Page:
Somehow we as white America … can feel good about not being racist, feel good about loving one another as God loves us. We can feel good about educating our children about the horrors of slavery and history. We can read books to our children about Martin Luther King, Malcolm X., Hank Aaron, Barack Obama, Rosa Parks, Harriet Tubman.. and feel like we are doing our part to raise our children to love, be unbiased and with no prejudice. To teach them about all of the African Americans that have fought for and risked their lives against racial injustice. Somehow as white Americans we feel like that checks the box of doing the right thing. Not until this week did Drew and I realize THAT THIS IS THE PROBLEM. To say “I don’t agree with disrespecting the flag” .. I now understand was also saying I don’t understand what the problem really is, I don’t understand what you’re fighting for, and I’m not willing to hear you because of our preconceived notions of what that flag means to us. That’s the problem we are not listening, white America is not hearing. We’re not actively LOOKING for racial prejudice.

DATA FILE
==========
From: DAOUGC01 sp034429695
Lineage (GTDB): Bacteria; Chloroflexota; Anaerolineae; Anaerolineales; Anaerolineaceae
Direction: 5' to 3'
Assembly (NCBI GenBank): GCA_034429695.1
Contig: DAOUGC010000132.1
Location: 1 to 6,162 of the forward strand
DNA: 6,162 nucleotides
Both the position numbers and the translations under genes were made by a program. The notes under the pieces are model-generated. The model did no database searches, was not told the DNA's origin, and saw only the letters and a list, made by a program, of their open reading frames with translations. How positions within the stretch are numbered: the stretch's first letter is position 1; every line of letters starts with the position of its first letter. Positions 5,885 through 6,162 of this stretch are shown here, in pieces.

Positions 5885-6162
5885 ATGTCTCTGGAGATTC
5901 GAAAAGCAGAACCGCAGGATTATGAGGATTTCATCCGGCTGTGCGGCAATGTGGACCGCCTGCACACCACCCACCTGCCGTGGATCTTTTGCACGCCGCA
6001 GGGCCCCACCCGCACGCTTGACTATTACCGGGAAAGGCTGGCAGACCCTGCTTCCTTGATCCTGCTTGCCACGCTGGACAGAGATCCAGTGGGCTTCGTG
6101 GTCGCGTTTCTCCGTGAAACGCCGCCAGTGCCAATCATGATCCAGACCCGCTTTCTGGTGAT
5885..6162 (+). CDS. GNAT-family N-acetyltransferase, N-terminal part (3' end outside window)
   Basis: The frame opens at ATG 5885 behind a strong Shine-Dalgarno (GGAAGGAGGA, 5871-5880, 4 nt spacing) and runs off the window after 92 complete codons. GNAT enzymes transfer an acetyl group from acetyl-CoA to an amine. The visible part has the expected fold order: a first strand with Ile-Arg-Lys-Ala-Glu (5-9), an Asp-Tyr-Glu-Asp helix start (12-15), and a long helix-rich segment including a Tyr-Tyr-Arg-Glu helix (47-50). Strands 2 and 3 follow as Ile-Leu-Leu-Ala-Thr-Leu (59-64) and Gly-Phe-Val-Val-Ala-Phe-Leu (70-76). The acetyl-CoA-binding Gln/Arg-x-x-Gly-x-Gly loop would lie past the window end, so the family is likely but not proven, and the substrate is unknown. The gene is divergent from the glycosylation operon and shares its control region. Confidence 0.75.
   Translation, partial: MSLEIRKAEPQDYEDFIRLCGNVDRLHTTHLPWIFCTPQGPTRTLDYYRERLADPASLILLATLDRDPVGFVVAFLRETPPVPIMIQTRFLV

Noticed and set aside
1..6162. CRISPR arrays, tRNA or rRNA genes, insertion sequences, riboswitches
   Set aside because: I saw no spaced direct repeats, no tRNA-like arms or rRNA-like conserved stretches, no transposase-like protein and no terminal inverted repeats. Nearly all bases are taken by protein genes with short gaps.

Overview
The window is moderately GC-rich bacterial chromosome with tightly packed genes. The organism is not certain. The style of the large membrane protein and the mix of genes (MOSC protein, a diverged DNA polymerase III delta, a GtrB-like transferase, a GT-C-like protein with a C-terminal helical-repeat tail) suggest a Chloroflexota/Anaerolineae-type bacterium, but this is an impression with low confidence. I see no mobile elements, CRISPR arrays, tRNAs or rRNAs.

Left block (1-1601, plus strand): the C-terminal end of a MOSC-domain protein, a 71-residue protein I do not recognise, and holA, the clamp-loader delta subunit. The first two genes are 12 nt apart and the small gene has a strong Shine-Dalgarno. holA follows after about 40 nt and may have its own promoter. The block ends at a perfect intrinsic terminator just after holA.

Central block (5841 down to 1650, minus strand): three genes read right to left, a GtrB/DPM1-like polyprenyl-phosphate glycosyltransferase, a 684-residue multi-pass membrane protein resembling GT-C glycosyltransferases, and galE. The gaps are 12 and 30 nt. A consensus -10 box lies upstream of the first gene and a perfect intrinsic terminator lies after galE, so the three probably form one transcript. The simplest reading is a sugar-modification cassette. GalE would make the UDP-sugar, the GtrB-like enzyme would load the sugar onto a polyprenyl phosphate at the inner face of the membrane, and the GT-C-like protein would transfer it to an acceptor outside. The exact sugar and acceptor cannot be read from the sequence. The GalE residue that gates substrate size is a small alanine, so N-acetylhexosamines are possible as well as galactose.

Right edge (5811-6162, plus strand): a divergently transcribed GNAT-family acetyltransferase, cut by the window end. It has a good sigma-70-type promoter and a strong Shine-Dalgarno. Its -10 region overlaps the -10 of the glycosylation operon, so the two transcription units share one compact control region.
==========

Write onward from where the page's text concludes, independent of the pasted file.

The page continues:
If saying “I don’t agree with disrespecting the flag” also says “I don’t understand what the problem really is,” then does kneeling during the national anthem mean both “America is systemically racist” and “I don’t understand why you value the flag and national anthem. I don’t understand what you see that’s good in America. I’m not willing to hear you because of our view of America as pervasively evil and whites as oppressors”?

Unlike Brittany Brees, I can’t speak for all of white America. I don’t know what all of white America feels. But I do know that for a lot of white Americans, teaching our children about the horrors of slavery and lynchings, about Jim Crow laws, and about Harriet Tubman, Rosa Parks, Rev. Martin Luther King Jr., Hank Aaron, Jesse Owens, and the Tuskegee Airmen is not about “feeling good.” Raising our children to love others, to hate bigotry, and to stand up for mistreated friends is not about “feeling good” or “checking boxes.” It’s not about virtue-signaling or pride. It’s about serving Christ. It’s about loving our neighbors as ourselves. It’s about truth.